Less than two months later, one of the two people of color in senior management was hastily fired. Without notice. Without presenting evidence. Because apparently humanitarian organizations fire their employees “at will,” especially if they are black. In my experience if a black woman stands up for herself in a racist professional environment, she is labeled “defensive.” This is exactly what happened to my colleague who was hastily fired. Further, when she informed office management that the “defensive” label is often a racist sexist trope, the response was “oh I am not saying it, other people are.” In comparison, office management told me directly that I was being “argumentative.”

Without evidence, the only African American woman in the office with experience that more than qualified her for the position she occupied and had moved her family across the country for, was fired within six months.

The experience of my colleague being fired at IRC was a valuable teaching moment for me and a building block to Contrarian Humanitarian. When my colleague was fired she told me that she wished fellow employees would stick up for her. Perhaps in my Becky-ist of moments, I did not fully grasp what she meant at the time, because I hadn’t grasped the full extent of the situation. I didn’t realize humanitarian employees' rights could be so little—getting fired without cause or notice and I didn’t realize the level of racism that had occurred, or the evil Karens in office management. As I continued working, my heart and mind eventually put the pieces together and I realized the support my colleague sought. I began speaking my mind about the office’s racism and mismanagement as best I could--to fellow employees, to office management their selves, to superiors at other offices and to Human Resources. Nothing changed and all the while office management hired no people of color while positions were being filled by white women. These events were an obvious disregard for the inclusion rhetoric management spewed at multiple racial equity sessions, but the level of disrespect for our fired colleague displayed management’s abhorrent racist blind spots.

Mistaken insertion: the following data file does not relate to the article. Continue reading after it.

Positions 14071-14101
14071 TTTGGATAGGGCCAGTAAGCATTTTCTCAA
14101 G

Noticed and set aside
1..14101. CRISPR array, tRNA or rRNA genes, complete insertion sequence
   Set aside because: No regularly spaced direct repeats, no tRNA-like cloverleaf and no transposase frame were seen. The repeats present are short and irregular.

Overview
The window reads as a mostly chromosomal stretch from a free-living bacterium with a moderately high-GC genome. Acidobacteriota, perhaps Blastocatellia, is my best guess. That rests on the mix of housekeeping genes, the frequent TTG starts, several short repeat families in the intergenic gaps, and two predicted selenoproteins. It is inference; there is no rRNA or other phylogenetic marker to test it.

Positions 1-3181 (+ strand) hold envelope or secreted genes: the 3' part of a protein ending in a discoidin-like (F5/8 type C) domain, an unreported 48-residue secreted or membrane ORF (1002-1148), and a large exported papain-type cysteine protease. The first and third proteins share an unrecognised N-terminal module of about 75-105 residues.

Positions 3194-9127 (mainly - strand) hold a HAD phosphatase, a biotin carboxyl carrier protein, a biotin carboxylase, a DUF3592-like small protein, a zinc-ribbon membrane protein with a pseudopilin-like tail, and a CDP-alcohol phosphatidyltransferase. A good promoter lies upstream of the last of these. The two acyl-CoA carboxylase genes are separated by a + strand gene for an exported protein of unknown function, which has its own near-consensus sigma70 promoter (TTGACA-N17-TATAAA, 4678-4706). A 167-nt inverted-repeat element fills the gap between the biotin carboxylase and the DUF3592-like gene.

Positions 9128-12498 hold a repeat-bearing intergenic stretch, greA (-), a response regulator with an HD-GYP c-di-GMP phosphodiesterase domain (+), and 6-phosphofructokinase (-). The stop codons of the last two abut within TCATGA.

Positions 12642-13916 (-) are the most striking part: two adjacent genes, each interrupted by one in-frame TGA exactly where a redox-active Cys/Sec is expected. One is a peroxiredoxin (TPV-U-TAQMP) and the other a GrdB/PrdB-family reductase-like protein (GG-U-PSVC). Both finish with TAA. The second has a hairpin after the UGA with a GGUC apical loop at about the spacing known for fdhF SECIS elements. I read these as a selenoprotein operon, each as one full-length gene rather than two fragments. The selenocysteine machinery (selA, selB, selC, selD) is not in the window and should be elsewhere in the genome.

No change. No justice.

So yeah, the new office racial justice book club or new Diversity, Equity and Inclusion team wasn’t going to cut it for me.

The time is always now.

Call to action

We cannot afford to fall prey to racial justice rhetoric over substantial change. Employees and service recipients must organize to ensure they are the decision makers in any new Diversity, Equity and Inclusion team, not millionaire consultants. IRC and INGO’s can’t pay millionaire consultants to right racial wrongs instead of giving cash payments, reparations, and restitution to their predominantly black and brown service recipients. IRC already acknowledges that cash assistance is the most efficient and effective form of aid for uprooted individuals.

Questions for audience

If you work at International Rescue Committee or any humanitarian organization, what demands do you want to see your org do to actualize racial equity?

How do you believe employees should hold their organizations accountable moving forward?

What requirements do we want for our employees, managers, directors, and CEO?

Do you believe someone who believes and votes for violating international law through “humanitarian intervention” should be a decision maker for a humanitarian organization?

Update; article about racism at IRC, June 19th 2021, The Guardian:


Ali, D., & Romain Murphy, M. (2020, July 19). Black Lives Matter is also a reckoning for foreign aid and international NGOs. Open Democracy.

Billing, L. (2021, January 11). So you’ve hired a diversity and inclusion expert? Here are six ways you could be undermining them. Medium.

Elliott, J. (2012, March 22). Why the World Bank has no real intentions of reducing poverty. The World Public Radio Program.

International Rescue Committee. (n.d.). Greater need, better aid Cash Relief Overview. International Rescue Committee.

International Rescue Committee. (2020, September 22). IRC Leadership Board creates a Diversity, Equity and Inclusion team. International Rescue Committee.

Pan, J. C. (2020, September 9). Workplace “Anti-Racism Trainings” Aren’t Helping. Jacobin.

Sunkara, B. (2020, July 8). Stop trying to fight racism with corporate diversity consultants. The Guardian.